- Running time:
- 93 minutes
- Kirsten Dunst -
- Isla Fisher -
- Lizzy Caplan -
- James Marsden -
- Kyle Bornheimer -
Bachelorette (* 1/2 out of four, R, opens Friday) is a tar-black comedy that riffs off a relatively new abomination: Bridesmaid-zillas.
Talented actors are wasted in a film that induces more cringes than chuckles as women old enough to know better act like horny sailors on leave, absorb mass quantities of alcohol and drugs, and generally behave horribly.
Kirsten Dunst, Isla Fisher and Lizzy Caplan play the most narcissistic and nasty trio of bridesmaids a luckless bride could have. Despite their utter lack of human decency, each is handily paired off romantically with one of the groomsmen, who come off as incidental accessories.
During one ultra-long night-before-the-wedding bacchanal, these women snort coke with gusto, get ragingly drunk and befoul the bride's dress with various bodily fluids while insulting her behind her back. Occasionally each of their big, serious issues gets revealed — bulimia, slit wrists, abortion — which brings any aura of lighthearted comedy to a screeching halt. Writer-director Leslye Headland adapted her off-Broadway play, but the misanthropic farce feels as heavy-handed as a leaden wedding cake.
It's a poor man's Hangover and a humorless, toxic Bridesmaids wannabe.
As unlikable as Kristen Wiig's character could be in Bridesmaids, it was evident she was a true friend to the bride and that she had endured a string of bad luck that made her resentful. In the case of these bridesmaids, nothing in particular seems to have triggered their raunchy meanness. They don't seem to care much about each other and even less their purported friend, the sweetly oblivious bride Becky (Rebel Wilson), whom they called "Pigface" in high school.
For Regan (Dunst), it's belittling and bossing people that most intoxicates her. Katie (Fisher) and Gena (Caplan) just want to party like it's 1999, which is probably right around the time they were all back-stabbing each other in high school.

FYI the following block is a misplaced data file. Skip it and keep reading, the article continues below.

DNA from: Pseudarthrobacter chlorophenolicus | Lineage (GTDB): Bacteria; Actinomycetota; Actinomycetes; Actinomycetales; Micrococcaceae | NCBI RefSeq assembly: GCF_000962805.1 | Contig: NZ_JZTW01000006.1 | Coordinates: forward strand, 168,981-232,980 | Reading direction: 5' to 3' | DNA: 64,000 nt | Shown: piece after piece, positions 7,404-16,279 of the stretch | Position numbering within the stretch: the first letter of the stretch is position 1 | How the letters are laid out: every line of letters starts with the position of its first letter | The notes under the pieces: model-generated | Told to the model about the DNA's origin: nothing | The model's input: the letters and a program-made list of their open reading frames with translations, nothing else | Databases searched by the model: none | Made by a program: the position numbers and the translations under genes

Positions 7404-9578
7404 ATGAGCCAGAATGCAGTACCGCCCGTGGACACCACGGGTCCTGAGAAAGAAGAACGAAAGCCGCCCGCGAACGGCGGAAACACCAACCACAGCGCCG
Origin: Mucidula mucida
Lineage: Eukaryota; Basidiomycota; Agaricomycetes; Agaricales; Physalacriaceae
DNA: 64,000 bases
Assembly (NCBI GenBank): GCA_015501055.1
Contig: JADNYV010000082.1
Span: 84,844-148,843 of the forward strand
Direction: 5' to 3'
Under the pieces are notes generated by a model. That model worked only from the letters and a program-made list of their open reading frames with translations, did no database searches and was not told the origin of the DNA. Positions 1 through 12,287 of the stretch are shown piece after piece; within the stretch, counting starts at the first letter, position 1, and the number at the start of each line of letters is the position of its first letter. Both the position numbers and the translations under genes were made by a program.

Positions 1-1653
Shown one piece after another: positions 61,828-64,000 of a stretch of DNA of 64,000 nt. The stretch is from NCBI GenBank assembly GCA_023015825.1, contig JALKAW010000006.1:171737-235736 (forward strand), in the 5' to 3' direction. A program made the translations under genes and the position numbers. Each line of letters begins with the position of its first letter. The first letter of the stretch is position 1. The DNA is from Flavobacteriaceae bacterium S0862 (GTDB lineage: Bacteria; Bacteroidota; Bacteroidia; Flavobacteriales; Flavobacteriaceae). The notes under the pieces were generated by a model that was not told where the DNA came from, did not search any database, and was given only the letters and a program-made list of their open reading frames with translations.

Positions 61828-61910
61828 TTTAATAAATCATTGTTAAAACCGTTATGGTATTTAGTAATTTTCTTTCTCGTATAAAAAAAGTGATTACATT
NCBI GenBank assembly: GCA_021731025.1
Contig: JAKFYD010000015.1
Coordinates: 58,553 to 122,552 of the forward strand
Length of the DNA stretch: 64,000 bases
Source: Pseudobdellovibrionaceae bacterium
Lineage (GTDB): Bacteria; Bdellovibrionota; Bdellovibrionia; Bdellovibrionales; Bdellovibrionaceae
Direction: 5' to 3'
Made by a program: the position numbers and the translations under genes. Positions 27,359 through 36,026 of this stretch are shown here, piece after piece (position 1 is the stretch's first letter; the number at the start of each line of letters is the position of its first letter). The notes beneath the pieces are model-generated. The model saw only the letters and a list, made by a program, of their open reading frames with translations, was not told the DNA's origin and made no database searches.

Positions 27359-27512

The ensuing years haven't contributed much to their maturity. Gena brags: "I have done so much coke that I should be dead." But inexplicably, Clyde (Adam Scott), the high school boyfriend she still pines for, finds her wondrously lovable. He makes a speech at his buddy's wedding professing his undying affection for Gena. No matter that he's just re-connected with her in the wee hours before the wedding. Given that it was a marriage toast, shouldn't he have been directing his remarks to the bride and groom, rather than prattling on about himself?
But there was never a more self-obsessed group save for the nerdy Joe (Kyle Bornheimer), who resists hooking up with Katie to avoid taking advantage of her inebriated state. She overdoses, paramedics are called in, and somehow this is considered humorous.
In the end, the foul-mouthed film tries in vain to clean itself up — like the three deplorable characters on the morning of the wedding — and morph into a buddy comedy. The bridesmaids who nearly ruined their friend's wedding drink to "never doing any of that ever again."
Save yourself from ever having to sit through such a mean-spirited mess. Re-watch Bridesmaids and enjoy the concept of wedding parties gone awry, but carried off with real humor and heart.
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